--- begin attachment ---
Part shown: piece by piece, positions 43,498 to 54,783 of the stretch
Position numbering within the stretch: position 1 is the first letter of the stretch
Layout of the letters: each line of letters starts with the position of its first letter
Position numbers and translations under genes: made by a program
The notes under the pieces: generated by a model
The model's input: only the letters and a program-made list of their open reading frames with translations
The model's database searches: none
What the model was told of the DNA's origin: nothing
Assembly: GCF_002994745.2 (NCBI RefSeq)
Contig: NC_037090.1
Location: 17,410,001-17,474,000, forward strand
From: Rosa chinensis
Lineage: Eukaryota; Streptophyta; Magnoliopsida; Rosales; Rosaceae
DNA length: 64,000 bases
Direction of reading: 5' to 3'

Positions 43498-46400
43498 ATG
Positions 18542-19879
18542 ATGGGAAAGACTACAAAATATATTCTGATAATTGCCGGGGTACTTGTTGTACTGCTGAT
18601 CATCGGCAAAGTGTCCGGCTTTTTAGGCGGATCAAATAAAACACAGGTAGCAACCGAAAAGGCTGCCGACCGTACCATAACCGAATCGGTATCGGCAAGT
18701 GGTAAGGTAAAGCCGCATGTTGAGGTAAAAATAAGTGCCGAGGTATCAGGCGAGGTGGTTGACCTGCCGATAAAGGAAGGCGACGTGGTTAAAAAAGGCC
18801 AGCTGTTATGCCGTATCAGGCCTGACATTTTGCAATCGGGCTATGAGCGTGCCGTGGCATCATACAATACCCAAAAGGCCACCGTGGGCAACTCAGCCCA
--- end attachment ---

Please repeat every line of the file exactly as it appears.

Part shown: piece by piece, positions 43,498 to 54,783 of the stretch
Position numbering within the stretch: position 1 is the first letter of the stretch
Layout of the letters: each line of letters starts with the position of its first letter
Position numbers and translations under genes: made by a program
The notes under the pieces: generated by a model
The model's input: only the letters and a program-made list of their open reading frames with translations
The model's database searches: none
What the model was told of the DNA's origin: nothing
Assembly: GCF_002994745.2 (NCBI RefSeq)
Contig: NC_037090.1
Location: 17,410,001-17,474,000, forward strand
From: Rosa chinensis
Lineage: Eukaryota; Streptophyta; Magnoliopsida; Rosales; Rosaceae
DNA length: 64,000 bases
Direction of reading: 5' to 3'

Positions 43498-46400
43498 ATG
Positions 18542-19879
18542 ATGGGAAAGACTACAAAATATATTCTGATAATTGCCGGGGTACTTGTTGTACTGCTGAT
18601 CATCGGCAAAGTGTCCGGCTTTTTAGGCGGATCAAATAAAACACAGGTAGCAACCGAAAAGGCTGCCGACCGTACCATAACCGAATCGGTATCGGCAAGT
18701 GGTAAGGTAAAGCCGCATGTTGAGGTAAAAATAAGTGCCGAGGTATCAGGCGAGGTGGTTGACCTGCCGATAAAGGAAGGCGACGTGGTTAAAAAAGGCC
18801 AGCTGTTATGCCGTATCAGGCCTGACATTTTGCAATCGGGCTATGAGCGTGCCGTGGCATCATACAATACCCAAAAGGCCACCGTGGGCAACTCAGCCCA